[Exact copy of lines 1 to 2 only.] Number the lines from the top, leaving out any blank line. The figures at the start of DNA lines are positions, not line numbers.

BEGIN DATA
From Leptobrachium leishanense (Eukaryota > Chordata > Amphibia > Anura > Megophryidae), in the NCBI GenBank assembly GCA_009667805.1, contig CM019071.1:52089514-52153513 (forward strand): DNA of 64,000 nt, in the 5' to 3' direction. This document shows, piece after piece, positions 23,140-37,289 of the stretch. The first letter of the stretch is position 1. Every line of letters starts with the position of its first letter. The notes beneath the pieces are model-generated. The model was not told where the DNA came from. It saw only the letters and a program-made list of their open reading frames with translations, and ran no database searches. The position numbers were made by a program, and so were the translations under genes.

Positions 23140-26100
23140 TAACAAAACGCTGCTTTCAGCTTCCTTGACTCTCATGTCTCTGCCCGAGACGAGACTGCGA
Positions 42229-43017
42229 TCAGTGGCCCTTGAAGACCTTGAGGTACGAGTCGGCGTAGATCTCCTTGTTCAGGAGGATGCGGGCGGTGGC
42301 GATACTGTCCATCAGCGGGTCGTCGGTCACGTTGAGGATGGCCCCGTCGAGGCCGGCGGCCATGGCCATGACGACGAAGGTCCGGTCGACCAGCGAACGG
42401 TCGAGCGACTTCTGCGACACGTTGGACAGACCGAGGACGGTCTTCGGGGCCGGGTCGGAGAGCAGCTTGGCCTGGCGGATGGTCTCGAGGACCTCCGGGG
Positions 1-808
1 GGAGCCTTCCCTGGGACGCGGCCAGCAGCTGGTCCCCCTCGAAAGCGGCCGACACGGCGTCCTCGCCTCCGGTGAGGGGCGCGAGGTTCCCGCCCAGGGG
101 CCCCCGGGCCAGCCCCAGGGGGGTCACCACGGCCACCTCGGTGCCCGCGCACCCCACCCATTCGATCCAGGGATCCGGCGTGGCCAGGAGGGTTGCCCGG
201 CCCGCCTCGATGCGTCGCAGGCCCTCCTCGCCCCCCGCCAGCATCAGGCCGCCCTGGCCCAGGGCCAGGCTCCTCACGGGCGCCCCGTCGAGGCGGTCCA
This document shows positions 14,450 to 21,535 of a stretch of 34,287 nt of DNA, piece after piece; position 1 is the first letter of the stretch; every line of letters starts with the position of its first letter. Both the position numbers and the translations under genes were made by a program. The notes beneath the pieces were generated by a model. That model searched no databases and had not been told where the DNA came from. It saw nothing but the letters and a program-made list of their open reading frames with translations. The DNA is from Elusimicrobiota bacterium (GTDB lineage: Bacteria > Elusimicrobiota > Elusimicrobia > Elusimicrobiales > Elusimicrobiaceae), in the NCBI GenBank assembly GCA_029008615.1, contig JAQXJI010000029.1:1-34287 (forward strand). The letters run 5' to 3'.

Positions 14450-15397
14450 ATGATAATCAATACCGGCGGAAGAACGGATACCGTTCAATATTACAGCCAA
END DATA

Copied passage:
From Leptobrachium leishanense (Eukaryota > Chordata > Amphibia > Anura > Megophryidae), in the NCBI GenBank assembly GCA_009667805.1, contig CM019071.1:52089514-52153513 (forward strand): DNA of 64,000 nt, in the 5' to 3' direction. This document shows, piece after piece, positions 23,140-37,289 of the stretch. The first letter of the stretch is position 1. Every line of letters starts with the position of its first letter. The notes beneath the pieces are model-generated. The model was not told where the DNA came from. It saw only the letters and a program-made list of their open reading frames with translations, and ran no database searches. The position numbers were made by a program, and so were the translations under genes.

Positions 23140-26100